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Armenian Business Leader Laments Unfair Competition


The chairman of Armenia's State Commission for Economic Competition Protection, Artak Shaboyan, says that there has been a tenfold increase in the number of fines imposed for competition infringements.

The chairman of Armenia's State Commission for Economic Competition Protection, Artak Shaboyan, says that there has been a tenfold increase in the number of fines imposed for competition infringements.

YEREVAN -- An Armenian business leader says unfair economic competition remains endemic in the country despite tougher antitrust measures implemented in the past year, RFE/RL's Armenian Service reports.

"Fair competition in our market still leaves very much to be desired," said Arsen Ghazarian, chairman of the Union of Industrialists and Entrepreneurs, Armenia's leading business association, on December 19 in Yerevan.

"Individual entrepreneurs, large enterprises, and trading networks having dominant positions...continue to abuse their positions, which increases the informal sector [of the economy] and makes other entrepreneurs want to replicate that style so that they can ensure their survival," he said. "As a result, we have a situation which often becomes unacceptable."

Ghazarian spoke at a meeting of a "public council" advising the State Commission for the Protection of Economic Competition (SCPEC), a purportedly independent but until recently largely ineffectual body.

The government -- and Prime Minister Tigran Sarkisian in particular -- have repeatedly pledged to create a level playing field for all businesses. Sarkisian has also acknowledged the existence of "oligopolies" that control lucrative forms of economic activity.

Early this year, the government pushed legal amendments through parliament that gave more powers to the SCPEC. Sarkisian demanded a strict enforcement of those changes at the time.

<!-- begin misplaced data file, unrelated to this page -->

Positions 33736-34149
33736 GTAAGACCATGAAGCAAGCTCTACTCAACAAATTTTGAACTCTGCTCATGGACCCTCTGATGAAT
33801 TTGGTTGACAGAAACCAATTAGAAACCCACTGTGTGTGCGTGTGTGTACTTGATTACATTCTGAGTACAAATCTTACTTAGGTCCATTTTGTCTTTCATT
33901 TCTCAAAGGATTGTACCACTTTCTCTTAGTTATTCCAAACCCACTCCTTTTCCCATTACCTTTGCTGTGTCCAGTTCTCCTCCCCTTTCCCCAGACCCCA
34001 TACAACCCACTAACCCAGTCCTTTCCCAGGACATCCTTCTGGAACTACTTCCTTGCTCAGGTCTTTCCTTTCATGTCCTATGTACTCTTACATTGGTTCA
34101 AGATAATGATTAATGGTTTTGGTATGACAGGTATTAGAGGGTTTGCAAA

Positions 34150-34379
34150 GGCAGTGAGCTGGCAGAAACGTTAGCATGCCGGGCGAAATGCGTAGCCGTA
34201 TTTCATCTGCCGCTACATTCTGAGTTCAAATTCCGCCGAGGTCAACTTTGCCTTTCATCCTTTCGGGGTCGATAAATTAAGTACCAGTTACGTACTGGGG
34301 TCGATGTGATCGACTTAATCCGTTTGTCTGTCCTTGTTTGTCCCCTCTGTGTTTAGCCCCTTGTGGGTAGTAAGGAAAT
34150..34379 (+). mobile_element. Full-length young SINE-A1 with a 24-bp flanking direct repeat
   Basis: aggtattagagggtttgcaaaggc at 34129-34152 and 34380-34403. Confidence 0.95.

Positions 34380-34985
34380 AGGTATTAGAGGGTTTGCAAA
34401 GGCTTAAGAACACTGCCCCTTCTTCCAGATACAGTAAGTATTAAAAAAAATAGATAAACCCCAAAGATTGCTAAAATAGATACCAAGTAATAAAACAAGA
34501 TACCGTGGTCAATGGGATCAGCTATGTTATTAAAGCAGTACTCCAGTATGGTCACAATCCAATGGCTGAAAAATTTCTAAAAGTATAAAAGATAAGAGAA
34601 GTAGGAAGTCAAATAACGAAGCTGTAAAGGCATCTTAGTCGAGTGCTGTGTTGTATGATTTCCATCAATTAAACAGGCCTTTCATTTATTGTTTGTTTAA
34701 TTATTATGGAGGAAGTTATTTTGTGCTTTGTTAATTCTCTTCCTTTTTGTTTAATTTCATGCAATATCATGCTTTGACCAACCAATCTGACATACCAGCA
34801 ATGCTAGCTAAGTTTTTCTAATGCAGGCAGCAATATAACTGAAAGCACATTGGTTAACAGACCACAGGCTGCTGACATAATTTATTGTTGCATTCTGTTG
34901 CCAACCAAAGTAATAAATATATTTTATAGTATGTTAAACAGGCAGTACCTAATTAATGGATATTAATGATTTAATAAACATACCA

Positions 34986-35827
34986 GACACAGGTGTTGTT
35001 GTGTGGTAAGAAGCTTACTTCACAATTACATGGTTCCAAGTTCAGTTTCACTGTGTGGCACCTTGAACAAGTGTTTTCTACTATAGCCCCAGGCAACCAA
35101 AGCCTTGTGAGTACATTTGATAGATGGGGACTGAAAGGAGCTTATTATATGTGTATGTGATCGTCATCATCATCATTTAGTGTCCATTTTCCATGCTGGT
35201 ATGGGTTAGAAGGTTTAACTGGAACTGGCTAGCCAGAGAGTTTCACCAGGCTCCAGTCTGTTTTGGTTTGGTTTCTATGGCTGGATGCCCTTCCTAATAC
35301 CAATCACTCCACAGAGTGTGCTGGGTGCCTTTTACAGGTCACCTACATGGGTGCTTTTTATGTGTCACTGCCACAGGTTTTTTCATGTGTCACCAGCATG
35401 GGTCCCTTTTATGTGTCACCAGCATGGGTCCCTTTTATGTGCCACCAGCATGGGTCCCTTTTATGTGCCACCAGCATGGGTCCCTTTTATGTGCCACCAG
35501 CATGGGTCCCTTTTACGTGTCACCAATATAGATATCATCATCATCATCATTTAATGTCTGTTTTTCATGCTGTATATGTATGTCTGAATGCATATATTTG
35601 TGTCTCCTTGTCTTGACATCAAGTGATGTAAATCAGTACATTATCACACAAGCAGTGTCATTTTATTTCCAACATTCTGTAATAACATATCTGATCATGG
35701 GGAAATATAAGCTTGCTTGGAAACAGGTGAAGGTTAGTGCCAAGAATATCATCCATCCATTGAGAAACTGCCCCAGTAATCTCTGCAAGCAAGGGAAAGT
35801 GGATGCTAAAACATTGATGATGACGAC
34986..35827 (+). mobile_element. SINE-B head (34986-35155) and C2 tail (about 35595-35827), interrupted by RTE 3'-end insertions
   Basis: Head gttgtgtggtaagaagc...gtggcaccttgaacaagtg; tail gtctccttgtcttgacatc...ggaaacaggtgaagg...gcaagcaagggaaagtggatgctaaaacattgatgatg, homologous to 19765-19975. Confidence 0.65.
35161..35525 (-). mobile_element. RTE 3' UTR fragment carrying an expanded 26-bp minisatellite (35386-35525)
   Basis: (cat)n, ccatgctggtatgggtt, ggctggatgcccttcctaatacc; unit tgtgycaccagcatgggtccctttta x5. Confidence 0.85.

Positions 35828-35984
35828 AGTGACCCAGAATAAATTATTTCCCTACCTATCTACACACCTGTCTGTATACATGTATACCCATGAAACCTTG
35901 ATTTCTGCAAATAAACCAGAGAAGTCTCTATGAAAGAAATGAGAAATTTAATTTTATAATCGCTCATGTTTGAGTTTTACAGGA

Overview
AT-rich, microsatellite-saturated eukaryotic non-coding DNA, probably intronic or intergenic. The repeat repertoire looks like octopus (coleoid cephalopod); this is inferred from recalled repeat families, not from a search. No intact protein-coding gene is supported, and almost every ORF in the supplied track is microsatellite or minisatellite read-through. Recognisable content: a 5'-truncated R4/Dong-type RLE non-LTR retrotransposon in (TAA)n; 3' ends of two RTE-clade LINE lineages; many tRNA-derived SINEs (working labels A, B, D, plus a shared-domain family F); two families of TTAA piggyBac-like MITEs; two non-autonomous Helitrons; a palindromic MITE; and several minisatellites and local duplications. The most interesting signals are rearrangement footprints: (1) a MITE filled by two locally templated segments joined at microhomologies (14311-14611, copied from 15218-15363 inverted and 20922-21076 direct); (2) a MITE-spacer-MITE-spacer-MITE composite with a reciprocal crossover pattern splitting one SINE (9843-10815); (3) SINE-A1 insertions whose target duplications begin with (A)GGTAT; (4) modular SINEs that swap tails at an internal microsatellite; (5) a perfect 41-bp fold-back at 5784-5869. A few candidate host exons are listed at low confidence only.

SCPEC Chairman Artak Shaboyan told the advisory council that the regulatory body has imposed fines this year totaling 370 million drams (about $1 million) on dozens of companies found guilty of violating competition rules. He said the figure represents a tenfold increase compared with 2010.

'Changes Can Be Felt'

Ghazarian acknowledged that the antitrust regulators have "started working more effectively." "We can't say that there has been a radical change; that those having dominant positions have entered the legal field, and that there are no abuses," he said. "We can't say that fair competition is the norm. But changes can be felt."

Ghazarian revealed in October that he and other members of the Union of Industrialists and Entrepreneurs had met with President Serzh Sarkisian to express concern about the problem. He said Serzh Sarkisian agreed with their concerns and pledged to remedy the situation.

The lack of fair competition has been particularly palpable in imports of fuel and basic foodstuffs such as wheat and sugar. They have long been effectively monopolized by a handful of rich entrepreneurs close to the country's ruling establishment. Most of them not affiliated with, or are only nominal members of, Ghazarian's organization, which unites hundreds of entrepreneurs.

So far there has been little evidence of these de facto monopolies being broken up by the authorities.

Ghazarian also complained on December 19 about what he described as the privileged treatment of some businesses bidding for state-procurement contracts.

For his part, Shaboyan said that the integrity of such bidding processes is "extremely important" for the broader competition environment.

"We have started examining this area and will work consistently in this direction," he added.

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